Visitors to Down when entering the garden see in front of the lawn a large and nearly flat grass field, containing a few scattered groups of trees. At the further end of that field there was at one time a large holly tree, and one of my obscure pictures is of

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climbing it in winter with my younger brother in our Sunday best, with effects on our black jackets which can only be fully realised by those who have had similar experiences. This necessitated an interview with my father, about which my memory becomes unaccountably dim. All I know is that it was rather awful—mentally, not physically—but only just sufficiently awful to wipe out for the rest of my life every desire to climb trees in my Sunday best. As a counterpart to this recollection I may add that some of my relatives, a good deal older than myself, have given me the impression that they had regarded us at the time as a decidedly spoilt group of children; though, in my opinion, the spoiling did not go beyond the limit of what was really for our benefit.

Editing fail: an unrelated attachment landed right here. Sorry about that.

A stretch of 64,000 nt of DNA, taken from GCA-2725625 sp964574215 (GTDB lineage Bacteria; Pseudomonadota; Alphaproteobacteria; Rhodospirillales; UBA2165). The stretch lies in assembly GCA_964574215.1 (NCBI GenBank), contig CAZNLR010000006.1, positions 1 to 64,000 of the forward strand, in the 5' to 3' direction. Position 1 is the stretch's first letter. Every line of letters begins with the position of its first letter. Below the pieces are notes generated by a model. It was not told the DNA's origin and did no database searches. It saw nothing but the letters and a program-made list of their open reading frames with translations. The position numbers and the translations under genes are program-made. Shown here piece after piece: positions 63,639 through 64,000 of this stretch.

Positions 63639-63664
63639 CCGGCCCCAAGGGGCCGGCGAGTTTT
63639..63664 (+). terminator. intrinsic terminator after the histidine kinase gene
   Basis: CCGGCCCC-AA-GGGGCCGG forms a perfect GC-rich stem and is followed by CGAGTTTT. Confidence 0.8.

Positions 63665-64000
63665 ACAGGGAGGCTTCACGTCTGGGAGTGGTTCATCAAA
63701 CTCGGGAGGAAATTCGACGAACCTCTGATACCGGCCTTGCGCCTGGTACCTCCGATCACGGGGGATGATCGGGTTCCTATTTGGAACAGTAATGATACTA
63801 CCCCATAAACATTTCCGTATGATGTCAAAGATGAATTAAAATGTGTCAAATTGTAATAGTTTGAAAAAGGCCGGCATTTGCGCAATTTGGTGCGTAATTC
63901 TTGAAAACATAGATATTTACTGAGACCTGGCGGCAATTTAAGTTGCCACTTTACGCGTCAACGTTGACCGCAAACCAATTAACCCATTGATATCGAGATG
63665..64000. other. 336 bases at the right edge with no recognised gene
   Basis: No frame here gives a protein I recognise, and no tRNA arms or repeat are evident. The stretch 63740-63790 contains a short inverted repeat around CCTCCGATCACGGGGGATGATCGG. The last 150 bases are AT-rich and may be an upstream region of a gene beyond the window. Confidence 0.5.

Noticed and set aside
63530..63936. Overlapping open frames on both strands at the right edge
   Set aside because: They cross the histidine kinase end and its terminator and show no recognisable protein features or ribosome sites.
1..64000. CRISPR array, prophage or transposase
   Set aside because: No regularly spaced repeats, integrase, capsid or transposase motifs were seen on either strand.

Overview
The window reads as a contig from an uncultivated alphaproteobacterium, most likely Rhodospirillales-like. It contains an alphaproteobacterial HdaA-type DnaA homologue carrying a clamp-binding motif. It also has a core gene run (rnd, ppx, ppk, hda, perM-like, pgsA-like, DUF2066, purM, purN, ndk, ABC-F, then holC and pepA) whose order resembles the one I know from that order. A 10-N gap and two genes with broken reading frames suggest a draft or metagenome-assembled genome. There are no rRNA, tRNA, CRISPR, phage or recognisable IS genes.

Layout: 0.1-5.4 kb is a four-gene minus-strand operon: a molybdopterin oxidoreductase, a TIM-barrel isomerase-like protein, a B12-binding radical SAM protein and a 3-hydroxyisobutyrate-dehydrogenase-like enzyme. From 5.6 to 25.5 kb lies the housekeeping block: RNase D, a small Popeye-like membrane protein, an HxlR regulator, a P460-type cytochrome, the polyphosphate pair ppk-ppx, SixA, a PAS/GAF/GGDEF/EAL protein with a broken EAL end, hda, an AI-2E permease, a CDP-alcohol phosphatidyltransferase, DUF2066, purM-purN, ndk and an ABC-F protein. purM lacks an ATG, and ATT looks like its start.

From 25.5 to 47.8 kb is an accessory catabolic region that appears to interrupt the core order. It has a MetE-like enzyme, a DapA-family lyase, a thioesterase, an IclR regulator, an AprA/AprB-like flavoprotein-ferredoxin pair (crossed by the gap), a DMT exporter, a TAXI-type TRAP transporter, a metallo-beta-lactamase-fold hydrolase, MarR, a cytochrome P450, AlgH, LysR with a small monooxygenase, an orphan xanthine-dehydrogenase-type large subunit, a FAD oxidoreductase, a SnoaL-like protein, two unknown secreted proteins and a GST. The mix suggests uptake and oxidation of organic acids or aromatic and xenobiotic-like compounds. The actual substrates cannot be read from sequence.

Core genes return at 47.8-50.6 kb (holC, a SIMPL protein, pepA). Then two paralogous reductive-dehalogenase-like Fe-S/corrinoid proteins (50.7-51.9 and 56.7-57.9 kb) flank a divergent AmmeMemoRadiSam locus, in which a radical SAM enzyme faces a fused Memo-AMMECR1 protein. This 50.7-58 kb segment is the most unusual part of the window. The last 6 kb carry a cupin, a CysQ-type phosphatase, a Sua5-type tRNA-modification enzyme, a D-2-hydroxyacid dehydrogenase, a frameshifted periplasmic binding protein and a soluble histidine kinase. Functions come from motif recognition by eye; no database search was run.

Beyond this field lies the Sand Walk, a narrow strip of woodland with a walk round it, along which my father took his daily solitary exercise. Little could have escaped his notice here, and amongst other things he observed a strange habit of the humble-bee. At some season of the year they followed one another at intervals along the hedge connecting the Sand Walk and the kitchen garden, hovering for a second or two before some apparently well recognised spot, and then passing on to one of the next buzzing places, as we used to call them. My father was puzzled and called on us boys for help in his investigations—though whether we really were helpful may well be doubted. Our part was to shout when a bee was seen coming along the line, and sometimes to run after it in the endeavour to trace it further on its course. In fact our proceedings now appear to me as if they had partaken of the character both of a game of play and of a scientific inquiry; and in so far as we were at play, my father was like a boy amongst other boys. Regarding it as a scientific inquiry, my father's intense keenness to ascertain the truth certainly impressed us all greatly; whilst the fact that it never even for a moment occurred to him to try to hide his entire ignorance of the meaning of the habit which we were watching was probably not without beneficial educative effects. I hope that someone living at Down House in the future will solve this little riddle of the humble-bee which my father failed to solve.1